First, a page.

Czech archaeologists have rediscovered the lost tomb of ancient Egyptian high official Ptahshepses, who lived during the 24th and 25th centuries BCE.
The discovery was announced in a statement published on Facebook by the Czech Institute of Egyptology – a department of the Faculty of Philosophy and Arts, Charles University in Prague.
Ptahshepses’s tomb was found in the zone between the pyramid fields of Abusir and Saqqara.
It was partially exposed nearly 160 years ago by French archaeologist Auguste Mariette, who uncovered a huge false door and a lintel originally placed above the cult chapel’s entrance. The sands of the Western Desert soon covered the tomb again.
“It was a difficult search lasting several years,” says Miroslav Barta, head of research at Abusir.
“Detailed satellite imagery of the area and the study of old maps led to the rediscovery of the tomb of Ptahshepses in 2022. The tomb of a man who changed the course of Egyptian history has thus been rediscovered, representing one of the expedition’s greatest recent discoveries. The research is still ongoing, and further discoveries will likely be made to shed new light on his family and times.”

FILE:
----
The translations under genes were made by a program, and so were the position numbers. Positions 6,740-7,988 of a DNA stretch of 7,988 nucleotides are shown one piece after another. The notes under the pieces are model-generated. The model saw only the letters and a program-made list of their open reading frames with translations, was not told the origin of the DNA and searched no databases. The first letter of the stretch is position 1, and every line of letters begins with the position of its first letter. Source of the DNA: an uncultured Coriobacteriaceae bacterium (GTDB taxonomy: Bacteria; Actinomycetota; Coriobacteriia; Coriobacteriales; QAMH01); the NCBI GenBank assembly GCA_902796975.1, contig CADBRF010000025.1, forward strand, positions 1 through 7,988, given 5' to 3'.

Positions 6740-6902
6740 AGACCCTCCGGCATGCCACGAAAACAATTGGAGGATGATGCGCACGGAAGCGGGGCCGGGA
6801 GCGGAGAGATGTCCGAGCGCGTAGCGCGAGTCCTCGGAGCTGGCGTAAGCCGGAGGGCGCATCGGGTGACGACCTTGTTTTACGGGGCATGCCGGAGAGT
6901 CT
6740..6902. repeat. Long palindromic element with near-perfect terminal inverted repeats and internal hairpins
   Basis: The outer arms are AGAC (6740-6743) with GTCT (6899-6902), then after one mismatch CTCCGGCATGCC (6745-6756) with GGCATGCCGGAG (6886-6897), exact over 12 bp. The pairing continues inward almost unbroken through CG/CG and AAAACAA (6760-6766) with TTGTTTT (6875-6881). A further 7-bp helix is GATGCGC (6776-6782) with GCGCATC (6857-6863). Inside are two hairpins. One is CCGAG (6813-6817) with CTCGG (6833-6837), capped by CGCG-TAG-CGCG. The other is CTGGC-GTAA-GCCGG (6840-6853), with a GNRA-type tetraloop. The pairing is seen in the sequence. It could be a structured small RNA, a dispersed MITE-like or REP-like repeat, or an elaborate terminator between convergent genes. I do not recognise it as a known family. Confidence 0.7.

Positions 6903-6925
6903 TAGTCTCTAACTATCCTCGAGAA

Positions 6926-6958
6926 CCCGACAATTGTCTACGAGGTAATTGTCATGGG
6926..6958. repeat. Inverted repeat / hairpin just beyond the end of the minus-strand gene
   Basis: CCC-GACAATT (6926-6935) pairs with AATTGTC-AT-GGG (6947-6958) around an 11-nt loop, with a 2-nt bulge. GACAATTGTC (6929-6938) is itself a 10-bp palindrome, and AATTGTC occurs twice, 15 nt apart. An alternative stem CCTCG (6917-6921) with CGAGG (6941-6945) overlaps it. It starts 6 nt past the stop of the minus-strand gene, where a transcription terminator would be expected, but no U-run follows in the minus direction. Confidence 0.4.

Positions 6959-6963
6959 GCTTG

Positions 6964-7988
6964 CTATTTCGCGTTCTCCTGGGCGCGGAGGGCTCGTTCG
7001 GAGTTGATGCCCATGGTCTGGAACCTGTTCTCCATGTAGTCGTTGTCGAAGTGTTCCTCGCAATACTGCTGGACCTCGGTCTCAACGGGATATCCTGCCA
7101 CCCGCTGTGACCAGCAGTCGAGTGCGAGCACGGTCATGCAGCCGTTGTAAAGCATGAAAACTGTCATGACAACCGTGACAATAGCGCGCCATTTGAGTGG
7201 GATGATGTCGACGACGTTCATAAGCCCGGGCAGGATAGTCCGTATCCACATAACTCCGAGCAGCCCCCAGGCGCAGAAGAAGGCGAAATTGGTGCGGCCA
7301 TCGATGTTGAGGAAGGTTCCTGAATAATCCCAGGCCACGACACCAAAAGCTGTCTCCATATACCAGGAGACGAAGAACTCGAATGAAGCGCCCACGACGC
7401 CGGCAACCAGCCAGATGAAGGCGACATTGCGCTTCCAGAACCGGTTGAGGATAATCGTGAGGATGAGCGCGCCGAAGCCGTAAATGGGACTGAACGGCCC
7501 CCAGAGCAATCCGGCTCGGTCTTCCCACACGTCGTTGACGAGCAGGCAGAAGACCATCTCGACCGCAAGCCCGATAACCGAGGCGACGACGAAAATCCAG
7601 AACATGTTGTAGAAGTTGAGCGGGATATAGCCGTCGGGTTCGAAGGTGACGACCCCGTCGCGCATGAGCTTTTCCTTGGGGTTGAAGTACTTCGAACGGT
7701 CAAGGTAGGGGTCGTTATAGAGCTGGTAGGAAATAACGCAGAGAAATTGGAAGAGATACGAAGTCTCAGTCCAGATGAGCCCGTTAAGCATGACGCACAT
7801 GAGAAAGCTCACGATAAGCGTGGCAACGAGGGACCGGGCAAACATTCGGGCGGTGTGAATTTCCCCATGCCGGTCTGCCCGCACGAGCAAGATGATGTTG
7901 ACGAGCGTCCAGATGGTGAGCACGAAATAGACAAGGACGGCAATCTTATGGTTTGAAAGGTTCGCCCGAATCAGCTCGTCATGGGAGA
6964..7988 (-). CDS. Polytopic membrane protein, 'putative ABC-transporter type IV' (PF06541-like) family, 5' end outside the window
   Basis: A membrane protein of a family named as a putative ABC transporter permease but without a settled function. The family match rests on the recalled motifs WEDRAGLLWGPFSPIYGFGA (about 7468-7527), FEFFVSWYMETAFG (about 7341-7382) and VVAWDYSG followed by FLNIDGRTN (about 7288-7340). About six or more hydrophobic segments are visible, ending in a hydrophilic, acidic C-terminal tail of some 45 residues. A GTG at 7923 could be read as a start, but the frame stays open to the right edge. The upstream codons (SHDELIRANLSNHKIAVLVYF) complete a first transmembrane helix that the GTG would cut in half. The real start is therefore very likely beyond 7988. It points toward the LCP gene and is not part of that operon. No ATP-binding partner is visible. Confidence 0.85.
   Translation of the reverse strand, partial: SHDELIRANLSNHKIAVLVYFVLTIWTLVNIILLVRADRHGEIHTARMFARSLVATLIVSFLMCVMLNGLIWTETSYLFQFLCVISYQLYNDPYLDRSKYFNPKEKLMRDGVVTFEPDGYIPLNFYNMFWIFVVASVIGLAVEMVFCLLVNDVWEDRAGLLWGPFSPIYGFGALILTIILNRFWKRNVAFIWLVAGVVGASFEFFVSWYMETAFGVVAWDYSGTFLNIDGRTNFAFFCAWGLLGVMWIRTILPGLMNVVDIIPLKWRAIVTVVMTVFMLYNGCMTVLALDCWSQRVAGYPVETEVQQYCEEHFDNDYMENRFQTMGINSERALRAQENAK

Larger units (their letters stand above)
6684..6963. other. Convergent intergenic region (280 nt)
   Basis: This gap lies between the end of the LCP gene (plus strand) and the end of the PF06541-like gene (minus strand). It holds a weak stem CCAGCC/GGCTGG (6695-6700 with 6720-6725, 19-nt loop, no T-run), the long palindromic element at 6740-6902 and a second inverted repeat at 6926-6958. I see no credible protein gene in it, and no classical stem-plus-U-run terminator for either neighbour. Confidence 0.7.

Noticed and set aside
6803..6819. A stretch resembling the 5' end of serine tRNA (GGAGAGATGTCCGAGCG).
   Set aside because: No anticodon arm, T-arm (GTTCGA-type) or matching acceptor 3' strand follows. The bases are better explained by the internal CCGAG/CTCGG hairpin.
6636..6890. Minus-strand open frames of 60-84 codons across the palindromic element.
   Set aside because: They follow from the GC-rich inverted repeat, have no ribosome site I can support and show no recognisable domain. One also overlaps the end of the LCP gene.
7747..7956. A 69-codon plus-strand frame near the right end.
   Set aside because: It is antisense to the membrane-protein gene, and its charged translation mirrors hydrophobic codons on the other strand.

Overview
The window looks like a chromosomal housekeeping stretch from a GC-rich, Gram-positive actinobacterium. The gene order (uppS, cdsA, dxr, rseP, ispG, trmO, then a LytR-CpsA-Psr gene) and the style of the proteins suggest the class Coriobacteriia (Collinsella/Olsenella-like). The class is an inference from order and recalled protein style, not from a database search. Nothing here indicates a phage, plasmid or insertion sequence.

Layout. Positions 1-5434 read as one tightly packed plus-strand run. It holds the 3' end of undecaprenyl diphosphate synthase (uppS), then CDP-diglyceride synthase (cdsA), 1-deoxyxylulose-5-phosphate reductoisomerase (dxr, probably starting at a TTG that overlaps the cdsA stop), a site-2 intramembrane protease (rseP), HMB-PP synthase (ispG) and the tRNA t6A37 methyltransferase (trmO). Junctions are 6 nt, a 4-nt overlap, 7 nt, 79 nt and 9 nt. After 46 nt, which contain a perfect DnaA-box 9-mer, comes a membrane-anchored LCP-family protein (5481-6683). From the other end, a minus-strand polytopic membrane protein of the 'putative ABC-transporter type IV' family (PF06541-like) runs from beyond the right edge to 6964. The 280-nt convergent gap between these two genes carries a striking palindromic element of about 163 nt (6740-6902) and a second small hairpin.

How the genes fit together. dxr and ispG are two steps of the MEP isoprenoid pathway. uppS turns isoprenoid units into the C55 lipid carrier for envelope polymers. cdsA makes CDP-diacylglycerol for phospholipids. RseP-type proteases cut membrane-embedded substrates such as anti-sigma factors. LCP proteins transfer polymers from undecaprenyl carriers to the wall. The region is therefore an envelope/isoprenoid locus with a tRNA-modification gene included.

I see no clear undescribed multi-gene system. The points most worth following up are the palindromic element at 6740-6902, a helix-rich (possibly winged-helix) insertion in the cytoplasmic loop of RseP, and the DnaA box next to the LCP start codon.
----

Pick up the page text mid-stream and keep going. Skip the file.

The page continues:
The high official served under Nyuserre Ini – a pharaoh during the Old Kingdom period. Nyuserre was the sixth ruler of the Fifth Dynasty.
“Given Ptahshepses’s political, historical and religious significance, the tomb is one of the most remarkable discoveries of the recent periods in Egyptian archaeology,” the Czech mission statement asserts.
They also highlight the tomb’s role as a link between the mastaba where Ptahshepses was buried and the neighbouring extensive family tombs, such as that of senior official Ty whose nearby tomb was constructed at about the same time.
Ptahshepses’s mastaba measures 42 by 22 metres. It is more than 4 metres high.
While the burial chamber was robbed centuries or even millennia ago, the team found pottery, remains of votive offerings, canopic jars and the world’s first example of a mummified fish.
The partially opened sarcophagus still contained the complete mummy of Ptahshepses.
Analysis of the mummy confirms that Ptahshepses lived a long time – a fact hinted to by the inscriptions on the false door. That biography suggests that he lived during the reign of 6 kings of the late fourth and fifth dynasties: Menkaura, Shepseskaf, Userkaf, Sahura, Neferirkara and Nyuserra.
According to anthropologists, he lived to the age of 65 years or more.